Big Ten Football: 10 Breakout Stars for 2013
Jerry Lai-USA TODAY Sports
As the countdown to Big Ten football enters the final days, there are many players around the conference getting ready for a breakout season in 2013.
Whether these players had a great 2012 or a promising spring camp and fall camp, these will be the superstars competing for national awards and All-American status at the end of the season. Circumstances like a lot of inexperience around some of these players will also help the spotlight shine more on them than ever before.
The following players show that the top level of talent does not reside solely in Columbus and Ann Arbor. Quite to the contrary, the other teams competing for Big Ten championships are recruiting and developing solid talent as well, even if the depth may be a bit less in some programs.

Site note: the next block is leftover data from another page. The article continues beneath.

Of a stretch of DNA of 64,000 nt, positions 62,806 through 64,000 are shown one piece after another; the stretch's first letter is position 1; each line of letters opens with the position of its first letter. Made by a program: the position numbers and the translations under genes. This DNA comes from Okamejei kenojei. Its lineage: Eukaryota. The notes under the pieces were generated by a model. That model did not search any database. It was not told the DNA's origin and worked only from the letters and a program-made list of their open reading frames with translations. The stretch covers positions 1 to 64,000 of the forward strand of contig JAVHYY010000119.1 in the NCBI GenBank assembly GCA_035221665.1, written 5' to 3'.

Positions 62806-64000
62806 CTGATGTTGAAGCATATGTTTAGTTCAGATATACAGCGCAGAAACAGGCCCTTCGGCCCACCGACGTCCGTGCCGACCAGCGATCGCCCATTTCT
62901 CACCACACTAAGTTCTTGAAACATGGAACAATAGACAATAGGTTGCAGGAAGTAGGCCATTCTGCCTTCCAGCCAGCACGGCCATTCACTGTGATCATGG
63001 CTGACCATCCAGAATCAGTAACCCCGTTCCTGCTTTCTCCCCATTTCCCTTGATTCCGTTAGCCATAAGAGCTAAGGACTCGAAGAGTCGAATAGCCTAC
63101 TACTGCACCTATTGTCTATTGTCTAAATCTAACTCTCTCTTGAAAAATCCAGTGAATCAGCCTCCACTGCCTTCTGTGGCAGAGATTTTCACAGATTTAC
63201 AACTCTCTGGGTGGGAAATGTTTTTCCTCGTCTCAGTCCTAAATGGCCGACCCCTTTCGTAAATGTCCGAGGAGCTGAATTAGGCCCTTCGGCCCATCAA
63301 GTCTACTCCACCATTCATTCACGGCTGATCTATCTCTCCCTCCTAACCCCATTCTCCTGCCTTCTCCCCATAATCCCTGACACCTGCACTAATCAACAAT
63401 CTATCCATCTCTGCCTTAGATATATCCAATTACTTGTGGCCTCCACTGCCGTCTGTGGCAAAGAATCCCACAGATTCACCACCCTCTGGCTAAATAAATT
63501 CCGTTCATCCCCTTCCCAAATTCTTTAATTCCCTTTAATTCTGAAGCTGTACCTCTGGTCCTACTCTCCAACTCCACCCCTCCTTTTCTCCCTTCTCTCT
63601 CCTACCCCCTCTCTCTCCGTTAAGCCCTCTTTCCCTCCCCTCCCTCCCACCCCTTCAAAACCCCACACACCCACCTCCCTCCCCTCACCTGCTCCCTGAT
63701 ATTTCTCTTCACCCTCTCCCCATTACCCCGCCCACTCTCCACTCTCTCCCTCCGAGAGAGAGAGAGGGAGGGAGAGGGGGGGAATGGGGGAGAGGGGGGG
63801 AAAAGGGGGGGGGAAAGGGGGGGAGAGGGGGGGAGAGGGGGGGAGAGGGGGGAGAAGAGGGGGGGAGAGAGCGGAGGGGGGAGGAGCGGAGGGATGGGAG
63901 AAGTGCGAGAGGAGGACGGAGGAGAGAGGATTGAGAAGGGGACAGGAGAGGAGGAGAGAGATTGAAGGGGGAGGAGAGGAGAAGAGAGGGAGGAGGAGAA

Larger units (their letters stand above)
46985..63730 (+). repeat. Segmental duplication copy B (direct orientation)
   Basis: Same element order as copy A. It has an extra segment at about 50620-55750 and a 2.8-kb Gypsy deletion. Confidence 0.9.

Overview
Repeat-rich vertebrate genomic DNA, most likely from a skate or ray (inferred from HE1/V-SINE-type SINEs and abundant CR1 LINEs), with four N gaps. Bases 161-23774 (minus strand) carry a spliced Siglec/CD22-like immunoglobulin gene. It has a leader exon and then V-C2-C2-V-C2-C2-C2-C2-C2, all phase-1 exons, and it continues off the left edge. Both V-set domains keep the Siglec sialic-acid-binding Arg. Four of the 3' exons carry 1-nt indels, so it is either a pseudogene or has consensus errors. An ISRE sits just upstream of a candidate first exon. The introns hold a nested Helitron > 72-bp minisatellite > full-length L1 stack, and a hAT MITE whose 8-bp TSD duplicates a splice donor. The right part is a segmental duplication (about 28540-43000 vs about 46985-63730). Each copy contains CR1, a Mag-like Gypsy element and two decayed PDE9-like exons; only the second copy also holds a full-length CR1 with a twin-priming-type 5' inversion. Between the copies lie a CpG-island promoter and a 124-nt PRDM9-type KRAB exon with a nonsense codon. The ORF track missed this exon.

Still, all it takes is a couple of injuries and an entire team—even a good one—can be derailed from success. Just ask Iowa's running back corps from the past three years.
Next week, actual football will finally be the talk. For now, enjoy the final look ahead at the players who will define how well the Big Ten will do in 2013.
The following list is in no particular order, as all 10 of the players will be huge factors in the conference championship race.
Venric Mark, Northwestern RB
Mark makes the stripe on his uniform look like a racing stripe
Rick Osentoski-USA TODAY Sports
We begin this list of breakout players with one of the biggest (if not the biggest) come-from-nowhere stars of 2012, running back Venric Mark.